What’s Changed About Sex Ed Since You Were in Middle School
But sex goes a lot further than that — and a lot has changed since then.
In fact, your seventh grade little sister might be smarter than you when it comes to sex and safety. We talked to Sexologist Dr. Jess O’Reilly, Phd, Vigorman’s Sex and Relationship Expert, about what we all need to know about sex in 2016, regardless of if we’ve been through school or not.
1. Tech Sex
Revenge porn, sexting, and webcamming barely existed back when most of us were in middle school — now they’re practically mainstream. And sexting-friendly apps such as Snapchat can turn from friend to foe immediately with a quick screenshot. For teens and adults alike, this can be a nightmare.
But Dr. O’Reilly stresses that the answer isn’t to have a knee-jerk shame reaction when it comes to sexters. Instead, it’s all about helping people who need help and leaving people alone if they’re just having fun.
“We need to talk about how to [sext] safely and the associated interactions and outcomes,” she told Galore. “We need to listen to young people to find out how they feel and respond accordingly.”
2. A Tough Pill To Swallow
Back in the day, the pill was presented as pretty much the only option for birth control besides condoms. But now, IUDs are becoming more and more accepted.
“According to new guidelines from the American Academy of Pediatrics (AAP), long-acting reversible contraceptives like IUDs (intrauterine devices) should be the first choice/recommendation of birth control for young women,” Dr. O’Reilly said. “Research conducted over the past decade suggests that they are the most safe and effective form of contraception for this age group.”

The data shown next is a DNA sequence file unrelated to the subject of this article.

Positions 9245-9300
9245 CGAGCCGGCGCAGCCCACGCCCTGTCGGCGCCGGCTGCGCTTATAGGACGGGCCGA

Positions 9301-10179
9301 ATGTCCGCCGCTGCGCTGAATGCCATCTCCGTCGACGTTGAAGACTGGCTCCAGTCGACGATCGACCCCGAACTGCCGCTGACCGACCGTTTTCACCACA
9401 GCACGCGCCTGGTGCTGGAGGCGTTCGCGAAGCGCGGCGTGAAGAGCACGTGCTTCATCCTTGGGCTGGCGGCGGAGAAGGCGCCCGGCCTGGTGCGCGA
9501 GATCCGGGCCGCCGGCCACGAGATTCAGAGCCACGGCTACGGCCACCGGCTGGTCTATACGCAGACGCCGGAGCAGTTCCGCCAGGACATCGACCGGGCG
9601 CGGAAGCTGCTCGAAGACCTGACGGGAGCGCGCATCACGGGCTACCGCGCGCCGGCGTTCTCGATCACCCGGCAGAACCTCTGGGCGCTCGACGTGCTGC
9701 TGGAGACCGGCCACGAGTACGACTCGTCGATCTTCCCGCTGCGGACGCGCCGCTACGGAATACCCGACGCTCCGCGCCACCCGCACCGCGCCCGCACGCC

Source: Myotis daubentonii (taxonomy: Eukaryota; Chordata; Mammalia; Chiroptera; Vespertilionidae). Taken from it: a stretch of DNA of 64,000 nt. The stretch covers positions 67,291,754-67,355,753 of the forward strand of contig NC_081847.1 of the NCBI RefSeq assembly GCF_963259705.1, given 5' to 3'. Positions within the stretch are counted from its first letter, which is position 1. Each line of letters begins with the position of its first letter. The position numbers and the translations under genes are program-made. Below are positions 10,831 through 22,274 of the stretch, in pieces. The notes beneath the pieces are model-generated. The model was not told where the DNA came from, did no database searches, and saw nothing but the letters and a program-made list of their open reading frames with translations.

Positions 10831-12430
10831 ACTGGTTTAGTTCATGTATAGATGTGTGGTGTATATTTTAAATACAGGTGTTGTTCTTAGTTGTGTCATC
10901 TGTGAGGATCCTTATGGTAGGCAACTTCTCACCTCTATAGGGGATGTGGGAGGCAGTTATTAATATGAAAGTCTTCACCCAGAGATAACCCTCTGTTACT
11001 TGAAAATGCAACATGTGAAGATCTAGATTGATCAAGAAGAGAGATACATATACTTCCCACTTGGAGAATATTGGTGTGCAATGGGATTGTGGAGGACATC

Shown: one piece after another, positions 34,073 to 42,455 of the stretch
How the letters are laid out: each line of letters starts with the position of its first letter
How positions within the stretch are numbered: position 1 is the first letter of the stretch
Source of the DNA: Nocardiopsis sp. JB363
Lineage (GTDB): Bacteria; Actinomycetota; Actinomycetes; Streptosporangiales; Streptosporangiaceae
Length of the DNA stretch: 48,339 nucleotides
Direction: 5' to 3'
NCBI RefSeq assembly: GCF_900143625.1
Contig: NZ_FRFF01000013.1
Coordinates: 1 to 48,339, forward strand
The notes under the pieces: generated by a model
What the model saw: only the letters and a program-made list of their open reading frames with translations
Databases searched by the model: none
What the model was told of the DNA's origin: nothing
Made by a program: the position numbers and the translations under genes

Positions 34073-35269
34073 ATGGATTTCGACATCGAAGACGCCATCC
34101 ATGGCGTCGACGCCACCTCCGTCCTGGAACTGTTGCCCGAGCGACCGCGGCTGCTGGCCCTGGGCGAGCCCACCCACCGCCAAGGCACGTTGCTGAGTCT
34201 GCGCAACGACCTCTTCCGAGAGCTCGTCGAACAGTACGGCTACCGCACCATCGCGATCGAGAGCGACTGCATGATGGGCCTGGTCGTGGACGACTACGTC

Previously, it was thought that women shouldn’t use IUDs unless they had already had kids or never wanted any. Now, this non-hormonal option is becoming mainstream — which is great for anyone who’s had bad side effects from the Pill.
3. LGBTQ Relationships
Even 10 year sago, we weren’t discussing LGBTQ relationships in the classroom whatsoever.
Thankfully, today many classrooms are educating students about the different types of sexual preferences and identities, and hopefully making those who are queer feel more comfortable in their own skin rather than feeling out of place.
Unfortunately, not all schools have been updating their sexual education curriculum accordingly, and “resistance to change is common, as sex tends to provoke irrational fears,” Dr. O’Reilly said.
Luckily, many students can turn to the internet to explore their sexuality rather than relying on an antiquated text book in a crumbling school system.
4. Anatomical Pleasure
I think we’ll all let out a sigh of joy to find out that some schools are finally teaching students where the clitoris is.
This isn’t only a relief for every girl who’s hooked up with a guy that tried to finger their inner thigh, but it’s a relief for all teenage girls who will hopefully learn how to play with themselves before expecting a guy to know how to pleasure them.
Before you get all high and mighty about how you’re still more knowledgeable about sex with age, take a look at this statistic.
“Data from the National Survey of Sexual Health and Behavior, which surveyed nearly 6,000 people from age 14 to age 94, suggests that teens are more likely than older adults to use condoms.”
Yeah, your little loser brother is smarter about sex than you are, how’s that feel?
It seems that many of us older adults think we’ve outsmarted our own bodies. We think that if we’re on birth control, we don’t need condoms (apparently we’ve forgotten about STDs?). We also tend to think that we’ve mastered the pull-out method and couldn’t possibly be sleeping with someone who’s unsafe.
If you tend to hook-up with guys who “forget” to bring condoms, bring your own. You can spend $5 on a pack of Trojans, or have an incurable STD for the rest of your life.
Image via Post Grad Problems